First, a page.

The Winter Sun
By Rufus Haucke 0
It’s always darkest before the dawn, and I enter the crisp morning air which seems to bring out the sparkle of each brilliant point of light overhead. The warm, yellow, rosy colors of the approaching morning spread ever so slowly north and south across the horizon, but not beyond. Slowly a ray or two begins to stretch westward, then without much fanfare, a deep golden, almost ruby ball of light slides past the horizon. Lately we have been blessed with clear skies for days on end and so this process repeats unbroken as if deja vu has taken over the process.
I find our winter sun a lovely companion. You can still feel its warm rays on your skin but it doesn't overwhelm, only reminds you of its power even when it only has a quarter of its strength. The ancients lived in reverence or fear of its power. They knew the Sun as a god; it brought heat which grew plants, cured meat, warmed their bodies. It also brought drought, famine, fire. They built buildings in its honor and tracked its yearly path through their skies.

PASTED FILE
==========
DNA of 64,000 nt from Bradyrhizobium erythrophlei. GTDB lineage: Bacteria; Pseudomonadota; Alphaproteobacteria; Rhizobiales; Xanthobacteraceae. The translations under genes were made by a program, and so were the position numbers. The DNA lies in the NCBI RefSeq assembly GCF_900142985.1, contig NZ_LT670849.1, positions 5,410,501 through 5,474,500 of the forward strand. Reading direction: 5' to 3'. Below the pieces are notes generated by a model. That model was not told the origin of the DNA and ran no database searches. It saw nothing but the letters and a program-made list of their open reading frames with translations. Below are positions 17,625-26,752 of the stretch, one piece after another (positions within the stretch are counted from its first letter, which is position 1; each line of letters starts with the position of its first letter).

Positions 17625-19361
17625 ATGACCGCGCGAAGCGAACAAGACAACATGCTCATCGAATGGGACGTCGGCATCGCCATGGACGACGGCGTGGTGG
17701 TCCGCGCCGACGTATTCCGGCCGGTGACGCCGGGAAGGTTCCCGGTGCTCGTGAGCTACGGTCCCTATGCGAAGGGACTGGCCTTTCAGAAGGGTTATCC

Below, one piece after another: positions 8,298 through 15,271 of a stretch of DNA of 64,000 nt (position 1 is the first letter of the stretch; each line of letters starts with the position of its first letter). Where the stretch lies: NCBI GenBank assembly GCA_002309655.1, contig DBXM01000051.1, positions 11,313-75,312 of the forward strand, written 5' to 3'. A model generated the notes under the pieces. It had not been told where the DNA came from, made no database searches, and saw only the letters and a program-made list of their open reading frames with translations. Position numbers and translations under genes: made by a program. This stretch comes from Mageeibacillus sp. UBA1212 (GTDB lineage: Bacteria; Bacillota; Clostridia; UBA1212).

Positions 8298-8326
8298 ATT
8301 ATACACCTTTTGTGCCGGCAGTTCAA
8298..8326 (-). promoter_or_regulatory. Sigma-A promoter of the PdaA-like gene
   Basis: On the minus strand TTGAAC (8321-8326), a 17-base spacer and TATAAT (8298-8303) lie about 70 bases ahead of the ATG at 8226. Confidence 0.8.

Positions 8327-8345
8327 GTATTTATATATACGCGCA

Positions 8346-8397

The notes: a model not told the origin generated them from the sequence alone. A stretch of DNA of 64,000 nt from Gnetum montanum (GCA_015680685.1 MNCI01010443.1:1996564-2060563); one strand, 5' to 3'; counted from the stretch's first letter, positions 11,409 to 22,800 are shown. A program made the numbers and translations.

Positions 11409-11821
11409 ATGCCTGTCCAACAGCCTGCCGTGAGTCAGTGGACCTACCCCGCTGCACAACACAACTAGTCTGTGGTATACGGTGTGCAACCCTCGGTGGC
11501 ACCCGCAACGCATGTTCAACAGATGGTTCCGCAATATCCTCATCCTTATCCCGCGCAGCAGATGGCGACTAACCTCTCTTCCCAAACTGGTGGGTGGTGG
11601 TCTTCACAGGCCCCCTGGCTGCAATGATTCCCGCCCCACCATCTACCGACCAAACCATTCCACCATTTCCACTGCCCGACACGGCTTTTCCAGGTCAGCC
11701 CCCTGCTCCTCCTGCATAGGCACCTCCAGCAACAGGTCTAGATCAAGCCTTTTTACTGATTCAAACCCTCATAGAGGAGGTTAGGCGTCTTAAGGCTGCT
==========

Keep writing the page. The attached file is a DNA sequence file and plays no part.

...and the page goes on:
For this farmer, I am always caught by surprise when I realize the sun is setting around 4:30 p.m., or when I am waking the kids up for school and it is still dark outside. All of a sudden this lazy winter sun is signaling to me it is time to take it easy. Time to slow down the hectic pace we have been on since June.
Now I take my time sipping coffee in the morning. We read aloud around the table, often my father reading to the rest of us. I revel in these moments. After a year of gardening I feel as if I have earned the right to slow down. In this sense I feel a kinship with the sun. During the summer months we arrive at our new day early and leave it late, spurring growth, life, the fruits and flowers of our next meal. As we close in on the shortest days of the year, we enter our days of reflection. I will spend a lot of time around that table. I will begin to look back on my notes from the past year, and I will begin to plan.
Like any farmer, the sun doesn’t stay lazy forever, soon enough the planting days will return and the process will start anew.